Job opportunities for students
Students who intend to work while attending university or college are subject to particular laws in all localities. Students are allowed to work during their summer vacations, but not for more than 240 hours per quarter.
When Is A Student Loan Necessary?
Even when you think you’ve figured out your financial needs and budgeted properly, studying abroad can be overwhelming at times.
There may be unforeseen events that force you to spend more than you had planned; in these cases, you may want financial assistance, which is where student loans come into play.
In Belgium, how do student loans work?
Citizens can obtain low-interest student loans, and there are numerous scholarships that citizens can apply for to help with their financial circumstances while studying, albeit some programs have specified prerequisites. Studying in rural areas is less expensive than studying in cities.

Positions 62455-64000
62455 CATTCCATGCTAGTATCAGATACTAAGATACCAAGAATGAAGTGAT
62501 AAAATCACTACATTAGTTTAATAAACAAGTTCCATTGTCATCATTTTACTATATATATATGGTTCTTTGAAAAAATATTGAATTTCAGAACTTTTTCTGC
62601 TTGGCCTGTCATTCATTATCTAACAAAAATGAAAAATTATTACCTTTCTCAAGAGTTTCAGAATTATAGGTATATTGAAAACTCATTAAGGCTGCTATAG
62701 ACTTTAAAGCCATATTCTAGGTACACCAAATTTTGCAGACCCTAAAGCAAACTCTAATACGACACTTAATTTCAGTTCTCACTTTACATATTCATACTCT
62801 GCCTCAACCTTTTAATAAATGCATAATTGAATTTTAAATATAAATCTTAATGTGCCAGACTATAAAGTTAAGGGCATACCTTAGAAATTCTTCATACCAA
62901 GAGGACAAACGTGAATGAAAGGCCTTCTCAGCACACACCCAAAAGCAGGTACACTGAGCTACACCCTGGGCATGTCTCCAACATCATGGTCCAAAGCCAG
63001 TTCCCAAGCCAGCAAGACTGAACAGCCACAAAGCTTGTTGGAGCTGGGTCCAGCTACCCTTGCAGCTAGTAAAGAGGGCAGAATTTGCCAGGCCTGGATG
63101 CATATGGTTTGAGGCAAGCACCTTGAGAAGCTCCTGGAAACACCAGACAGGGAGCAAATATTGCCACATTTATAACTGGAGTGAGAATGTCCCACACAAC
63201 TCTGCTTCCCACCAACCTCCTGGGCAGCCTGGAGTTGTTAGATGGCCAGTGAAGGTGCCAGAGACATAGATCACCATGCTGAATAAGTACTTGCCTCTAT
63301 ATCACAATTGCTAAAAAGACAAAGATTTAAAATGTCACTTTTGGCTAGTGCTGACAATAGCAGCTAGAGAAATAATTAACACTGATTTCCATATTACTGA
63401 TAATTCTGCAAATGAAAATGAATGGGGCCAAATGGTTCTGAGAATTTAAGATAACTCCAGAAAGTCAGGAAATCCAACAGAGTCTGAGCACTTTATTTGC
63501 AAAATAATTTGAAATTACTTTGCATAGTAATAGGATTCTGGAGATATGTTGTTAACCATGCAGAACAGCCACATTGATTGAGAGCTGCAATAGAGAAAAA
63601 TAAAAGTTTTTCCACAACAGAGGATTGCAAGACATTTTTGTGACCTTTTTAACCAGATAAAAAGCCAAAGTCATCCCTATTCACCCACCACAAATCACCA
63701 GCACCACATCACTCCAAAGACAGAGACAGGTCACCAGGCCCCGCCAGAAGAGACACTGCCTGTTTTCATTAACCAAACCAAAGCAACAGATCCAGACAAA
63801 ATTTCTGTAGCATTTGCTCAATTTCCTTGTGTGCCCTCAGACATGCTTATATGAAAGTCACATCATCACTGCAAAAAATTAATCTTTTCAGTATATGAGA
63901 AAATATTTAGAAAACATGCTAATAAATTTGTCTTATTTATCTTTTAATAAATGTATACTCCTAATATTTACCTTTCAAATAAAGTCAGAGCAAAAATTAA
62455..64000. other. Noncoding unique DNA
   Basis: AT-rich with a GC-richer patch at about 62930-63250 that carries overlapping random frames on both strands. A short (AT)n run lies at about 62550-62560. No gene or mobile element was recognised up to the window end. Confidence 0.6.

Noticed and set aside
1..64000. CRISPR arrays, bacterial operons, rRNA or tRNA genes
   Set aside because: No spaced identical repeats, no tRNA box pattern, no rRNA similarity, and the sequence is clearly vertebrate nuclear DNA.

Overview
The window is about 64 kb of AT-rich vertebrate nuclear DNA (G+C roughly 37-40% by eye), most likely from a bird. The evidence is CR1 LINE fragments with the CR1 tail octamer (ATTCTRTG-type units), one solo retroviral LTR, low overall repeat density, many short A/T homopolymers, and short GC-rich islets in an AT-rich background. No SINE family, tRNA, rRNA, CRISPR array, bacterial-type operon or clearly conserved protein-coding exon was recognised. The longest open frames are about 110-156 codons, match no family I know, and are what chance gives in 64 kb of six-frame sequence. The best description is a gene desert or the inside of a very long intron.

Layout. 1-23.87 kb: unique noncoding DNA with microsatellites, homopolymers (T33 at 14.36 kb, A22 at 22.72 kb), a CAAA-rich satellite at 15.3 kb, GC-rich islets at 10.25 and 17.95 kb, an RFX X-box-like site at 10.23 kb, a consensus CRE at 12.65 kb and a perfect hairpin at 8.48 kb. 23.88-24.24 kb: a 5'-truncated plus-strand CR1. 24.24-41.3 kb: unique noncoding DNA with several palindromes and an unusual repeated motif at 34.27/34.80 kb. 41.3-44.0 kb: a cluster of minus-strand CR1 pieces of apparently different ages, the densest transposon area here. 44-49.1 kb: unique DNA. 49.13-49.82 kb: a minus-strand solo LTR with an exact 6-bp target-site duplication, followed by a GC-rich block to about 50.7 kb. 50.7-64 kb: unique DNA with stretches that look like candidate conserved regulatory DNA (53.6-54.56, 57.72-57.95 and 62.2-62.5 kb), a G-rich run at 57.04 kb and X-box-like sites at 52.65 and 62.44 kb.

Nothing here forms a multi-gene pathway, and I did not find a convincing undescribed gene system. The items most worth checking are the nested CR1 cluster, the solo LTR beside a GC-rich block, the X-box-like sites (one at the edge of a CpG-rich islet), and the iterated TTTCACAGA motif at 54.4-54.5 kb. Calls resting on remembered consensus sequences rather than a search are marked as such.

Many banks have gotten into arrangements with colleges to provide loans to students in Belgium.
What do I need in order to get a student loan in Belgium?
There are a few prerequisites you may be asked to supply before you may receive such loans, depending on which university or banks you have selected to seek information from. These requirements include;
- Identification of a student
- Accounts statement
Is there a Requirement for a Minimum Amount?
Some banks want to know the breakdown of your tuition fees to ensure that the price does not change, while others prefer to hand out small loans for rent, tuition, and other little expenses.
Most banks set their own repayment plans and interest rates; interest rates as high as 9.2 percent have been seen with repayment plans starting six months after studies.